Newton (Blake)

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Newton (1795-1805) 460 x 600 mm. Collection Tate Britain

Newton is a monotype by the English poet, painter and printmaker William Blake first completed in 1795,[1] but reworked and reprinted in 1805.[2] It is one of the 12 "Large Colour Prints" or "Large Colour Printed Drawings" created between 1795 and 1805, which also include his series of images on the biblical ruler Nebuchadnezzar.

Isaac Newton is shown sitting naked and crouched on a rocky outcropping covered with algae, apparently at the bottom of the sea. His attention is focused upon diagrams he draws with a compass upon a scroll that appears to unravel from his mouth.[3] The compass is a smaller version of that held by Urizen in Blake's The Ancient of Days.

Blake's opposition to the enlightenment was deeply rooted. He wrote in his annotations to the Laocoon "Art is the Tree of Life. Science is the Tree of Death."[4] Newton's theory of optics was especially offensive to Blake, who made a clear distinction between the vision of the "vegetative eye" and spiritual vision. The deistic view of God as a distant creator who played no role in daily affairs was anathema to Blake, who regularly experienced spiritual visions. He opposes his "four-fold vision" to the "single vision" of Newton, whose "natural religion" of scientific materialism he characterized as sterile.

Newton was incorporated into Blake's infernal trinity along with the philosophers Francis Bacon and John Locke.[5]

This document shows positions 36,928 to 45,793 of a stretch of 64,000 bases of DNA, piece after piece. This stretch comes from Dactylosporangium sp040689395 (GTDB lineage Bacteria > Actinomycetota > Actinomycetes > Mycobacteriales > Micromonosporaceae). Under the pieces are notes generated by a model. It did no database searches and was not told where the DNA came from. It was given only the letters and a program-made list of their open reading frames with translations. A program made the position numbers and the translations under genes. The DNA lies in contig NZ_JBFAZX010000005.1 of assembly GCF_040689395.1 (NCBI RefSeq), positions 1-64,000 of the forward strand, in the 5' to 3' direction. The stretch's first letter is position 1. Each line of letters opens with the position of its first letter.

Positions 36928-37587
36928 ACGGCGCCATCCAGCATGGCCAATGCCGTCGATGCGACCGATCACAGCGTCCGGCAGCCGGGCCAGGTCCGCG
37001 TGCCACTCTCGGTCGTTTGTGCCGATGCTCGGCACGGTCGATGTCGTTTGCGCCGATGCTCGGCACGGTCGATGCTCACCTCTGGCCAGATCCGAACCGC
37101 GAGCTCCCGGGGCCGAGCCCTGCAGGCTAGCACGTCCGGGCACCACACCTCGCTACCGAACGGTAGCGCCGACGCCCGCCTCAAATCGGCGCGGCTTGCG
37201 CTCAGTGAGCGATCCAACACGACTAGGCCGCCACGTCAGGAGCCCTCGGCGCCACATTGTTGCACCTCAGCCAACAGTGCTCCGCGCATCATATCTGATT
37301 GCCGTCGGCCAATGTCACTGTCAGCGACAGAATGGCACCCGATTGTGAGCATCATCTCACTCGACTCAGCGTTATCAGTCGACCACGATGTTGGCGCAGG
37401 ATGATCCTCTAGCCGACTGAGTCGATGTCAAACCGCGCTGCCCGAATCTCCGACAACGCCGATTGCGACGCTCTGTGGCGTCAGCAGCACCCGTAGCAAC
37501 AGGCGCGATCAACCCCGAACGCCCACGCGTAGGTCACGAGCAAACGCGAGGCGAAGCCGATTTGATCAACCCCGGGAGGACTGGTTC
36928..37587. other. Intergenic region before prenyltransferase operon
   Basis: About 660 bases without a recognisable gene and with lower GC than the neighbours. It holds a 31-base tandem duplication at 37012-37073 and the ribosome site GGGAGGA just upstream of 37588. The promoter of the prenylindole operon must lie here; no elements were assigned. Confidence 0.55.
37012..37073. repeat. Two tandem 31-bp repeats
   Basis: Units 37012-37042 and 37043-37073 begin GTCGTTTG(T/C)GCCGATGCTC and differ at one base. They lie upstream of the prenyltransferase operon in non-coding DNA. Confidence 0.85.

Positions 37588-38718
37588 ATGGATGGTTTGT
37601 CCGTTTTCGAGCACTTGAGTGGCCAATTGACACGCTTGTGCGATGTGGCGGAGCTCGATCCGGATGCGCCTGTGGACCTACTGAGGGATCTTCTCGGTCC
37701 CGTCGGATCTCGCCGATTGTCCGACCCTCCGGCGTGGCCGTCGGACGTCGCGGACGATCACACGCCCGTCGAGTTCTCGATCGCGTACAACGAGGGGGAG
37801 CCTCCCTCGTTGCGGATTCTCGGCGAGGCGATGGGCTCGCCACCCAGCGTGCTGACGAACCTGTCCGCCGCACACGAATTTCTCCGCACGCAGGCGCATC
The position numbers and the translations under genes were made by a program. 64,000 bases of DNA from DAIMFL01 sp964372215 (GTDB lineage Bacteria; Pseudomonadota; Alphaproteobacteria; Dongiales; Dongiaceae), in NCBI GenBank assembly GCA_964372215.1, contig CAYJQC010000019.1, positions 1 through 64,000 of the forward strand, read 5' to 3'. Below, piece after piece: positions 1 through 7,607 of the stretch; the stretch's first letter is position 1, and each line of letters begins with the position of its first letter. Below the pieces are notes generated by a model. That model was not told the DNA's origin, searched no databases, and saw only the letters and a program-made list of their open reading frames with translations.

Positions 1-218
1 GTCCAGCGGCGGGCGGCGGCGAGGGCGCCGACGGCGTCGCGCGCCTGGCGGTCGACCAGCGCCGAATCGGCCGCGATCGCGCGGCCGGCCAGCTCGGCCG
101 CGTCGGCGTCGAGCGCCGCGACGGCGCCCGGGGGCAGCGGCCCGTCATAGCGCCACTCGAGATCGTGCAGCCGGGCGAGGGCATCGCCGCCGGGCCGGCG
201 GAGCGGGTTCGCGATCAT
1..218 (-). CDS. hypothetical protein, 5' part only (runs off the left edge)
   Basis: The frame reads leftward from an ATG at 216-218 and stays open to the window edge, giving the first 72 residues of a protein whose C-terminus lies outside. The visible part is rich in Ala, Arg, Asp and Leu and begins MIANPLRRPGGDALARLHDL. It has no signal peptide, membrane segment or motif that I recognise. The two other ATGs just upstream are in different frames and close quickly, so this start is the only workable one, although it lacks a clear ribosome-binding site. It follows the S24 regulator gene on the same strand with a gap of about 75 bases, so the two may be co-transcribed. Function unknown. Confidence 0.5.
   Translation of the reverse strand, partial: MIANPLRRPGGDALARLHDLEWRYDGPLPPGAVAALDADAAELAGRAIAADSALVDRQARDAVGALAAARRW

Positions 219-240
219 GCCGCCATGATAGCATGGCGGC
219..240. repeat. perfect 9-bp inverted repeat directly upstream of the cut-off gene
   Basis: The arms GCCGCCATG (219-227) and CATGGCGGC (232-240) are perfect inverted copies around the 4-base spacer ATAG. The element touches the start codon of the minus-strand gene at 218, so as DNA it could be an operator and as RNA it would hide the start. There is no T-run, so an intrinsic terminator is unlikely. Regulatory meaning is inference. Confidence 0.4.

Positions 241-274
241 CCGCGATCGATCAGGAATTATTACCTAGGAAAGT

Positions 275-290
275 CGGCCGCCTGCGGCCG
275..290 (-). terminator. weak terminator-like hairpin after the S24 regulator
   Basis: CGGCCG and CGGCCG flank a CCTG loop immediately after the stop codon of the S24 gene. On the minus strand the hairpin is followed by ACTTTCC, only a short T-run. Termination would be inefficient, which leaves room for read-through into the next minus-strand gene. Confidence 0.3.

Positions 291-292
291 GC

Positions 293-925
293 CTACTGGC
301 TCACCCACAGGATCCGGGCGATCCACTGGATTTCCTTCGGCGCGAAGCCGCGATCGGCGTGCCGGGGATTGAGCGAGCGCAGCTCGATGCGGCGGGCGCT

The 1995 Paolozzi statue currently at the piazza of the British Library.

Blake's print would later serve as the basis for Eduardo Paolozzi's 1995 bronze sculpture Newton, after William Blake, which resides in the piazza of the British Library.

References[edit]

  1. ^ Townsend, 32
  2. ^ The website of The Tate Britain, retrieved 10 September 2009. The paper it is printed on is watermarked 1804
  3. ^ Kaiser, Christopher B. Creational Theology and the History of Physical Science. 1997, page 328.
  4. ^ Burwick, Frederick (1986) The Damnation of Newton: Goethe's Color Theory and Romantic Perception. Walter de Gruyter. ISBN 0-89925-207-9 Page 8
  5. ^ Damon, S. Foster (1988). A Blake dictionary: the ideas and symbols of William Blake. Hanover, NH: Published for Brown University Press by University Press of New England. p. 243. ISBN 0-87451-436-3. 

Further reading[edit]

  • Ault, Donald (1974) Visionary Physics: Blake's Response to Newton Chicago: University of Chicago Press. ISBN 0-226-03225-6
  • Nicholson, Majorie Hope (1963) Newton demands the muse: Newtons̓ Opticks and the eighteenth century poets Archon Books
  • Townsend, Joyce (ed.). William Blake: The Painter at Work. London: Tate Publishing, 2003. ISBN 1-85437-468-0